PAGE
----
All of this forms EMC’s “Data Lake” — an edge to cloud file storage strategy. IsilonSD Edge puts big data in remote locations, and makes it easily accessible and consumable to end users, with support for Isilon’s SyncIQ replication technology to keep a copy back in the data center for long term archiving, backup and disaster recovery. From there, data can be moved out to a cloud provider as files age out, to keep the speedy access available for more frequently used data.
EMC IsilonSD Edge, Isilon CloudPools, and the Isilon OneFS.Next version that will enable these functions is slated for availbility in early 2016.
Originally published at www.petri.com on November 17, 2015.
IBM announced that it has acquired Austin, Texas based Gravitant, a company that develops software to enable businesses to manage and purchase cloud services from multiple suppliers, and to create mixed environments of private and public clouds.
Gravitant’s software, called cloudMatrix, allows users to quickly compare capabilities and pricing from multiple vendors, and then provision those services, through a single console. Gravitant competes with companies like RightScale and Enstratius. Like most incumbent technology vendors, IBM has been trying to boost its cloud services through several different acquisitions, where the company has purchased SoftLayer, Cloudant and Cleversafe in the last two years. It also purchased The Weather Company, last week for $2 billion.
But the purchase of Gravitant drives home the point that the incumbent vendors still believe that a hybrid cloud approach is the right choice for most enterprise customers.
The reality of enterprise IT is that it is many clouds with many characteristics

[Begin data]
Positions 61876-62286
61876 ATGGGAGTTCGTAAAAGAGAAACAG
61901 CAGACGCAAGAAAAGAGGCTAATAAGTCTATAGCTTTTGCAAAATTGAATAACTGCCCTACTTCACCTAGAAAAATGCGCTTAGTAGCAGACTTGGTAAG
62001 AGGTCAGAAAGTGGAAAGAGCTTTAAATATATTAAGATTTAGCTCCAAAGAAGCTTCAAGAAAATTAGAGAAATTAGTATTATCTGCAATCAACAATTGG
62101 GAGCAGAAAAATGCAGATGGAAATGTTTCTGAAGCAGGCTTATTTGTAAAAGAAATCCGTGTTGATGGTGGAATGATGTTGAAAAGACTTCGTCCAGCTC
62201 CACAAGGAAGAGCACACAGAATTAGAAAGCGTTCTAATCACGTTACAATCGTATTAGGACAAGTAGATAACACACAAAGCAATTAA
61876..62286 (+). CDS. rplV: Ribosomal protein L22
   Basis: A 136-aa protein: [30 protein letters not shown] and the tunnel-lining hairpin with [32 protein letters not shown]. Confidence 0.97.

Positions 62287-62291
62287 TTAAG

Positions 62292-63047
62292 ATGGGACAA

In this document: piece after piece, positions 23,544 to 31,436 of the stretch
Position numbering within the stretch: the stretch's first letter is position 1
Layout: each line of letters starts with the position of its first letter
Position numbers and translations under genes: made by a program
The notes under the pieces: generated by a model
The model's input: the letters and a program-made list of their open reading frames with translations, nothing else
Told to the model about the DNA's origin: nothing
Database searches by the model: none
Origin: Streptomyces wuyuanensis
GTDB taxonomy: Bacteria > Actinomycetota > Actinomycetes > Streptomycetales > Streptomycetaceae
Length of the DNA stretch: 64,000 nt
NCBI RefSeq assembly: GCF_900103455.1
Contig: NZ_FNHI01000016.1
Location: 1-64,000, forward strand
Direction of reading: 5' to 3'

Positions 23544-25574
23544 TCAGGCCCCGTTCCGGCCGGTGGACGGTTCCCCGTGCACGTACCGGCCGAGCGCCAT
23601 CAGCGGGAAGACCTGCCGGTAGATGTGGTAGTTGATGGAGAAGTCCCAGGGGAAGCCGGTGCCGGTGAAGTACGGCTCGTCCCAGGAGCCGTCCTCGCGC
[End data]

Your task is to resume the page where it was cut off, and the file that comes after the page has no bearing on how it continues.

— Martin Jetter, IBM’s SVP of Global Technology Services
cloudMatrix can also be used by solution providers, and IBM plans to utilize the software in their own SaaS offerings.
Gravitant was founded in 2004 as an IT consulting company, but pivoted in 2009 to become a product company. cloudMatrix was their first product, released in late 2011. Terms of the deal were not disclosed.
Originally published at www.petri.com on November 5, 2015.
Those who are looking to obtain the highest certification level in VMware’s portfolio, watch out, the company announced in a blog post by Chris Colletti that they’ve made an adjustment to the process.
Gone is the final part of the defense, where in the last 15 minutes candidates would be given hypothetical troubleshooting scenarios. Instead, the time has been assigned to the ad-hoc design session. Additionally, the VCDX-Cloud and VCDX-DT scenario times have both been increased to 45 minutes to match VCDX-DCV and VCDX-NV timelines, for consistency.
Colette, who is currently a Principal Architect and VCDX Evangelist at VMware, explained that these changes have long been in discussion with the VCDX Advisory Council members and with many of the current VCDX panelists.
Previously candidates would defend one of their own designs that had been pre-submitted, vetted, and then invited to defend in front of a panel of veteran VCDX holders. Then the ad-hoc design session, followed by troubleshooting. This is after the candidate obtains multiple prior VMware certifications of VCP and VCAP/VCIX. The defense can only be done at pre-scheduled events such and usually involves a trip to Palo Alto, or another VMware corporate location. The process is somewhat unique in the industry.
Reaction from current VCDX holders in the community has been mixed on social media, but trending mostly positive.
I approve of dropping troubleshooting from the #VCDX defense. Never felt it was a good fit.
— Jason Nash (@TheJasonNash) November 3, 2015
Last week VMware announced a new crop of VCDX holders, bringing the total up to 213. The next defense is November 9, for VCDX-NV candidates, and February 15, for VCDX-DCV. Applications for the February defense are due by December 11, 2015.
Originally published at www.petri.com on November 4, 2015.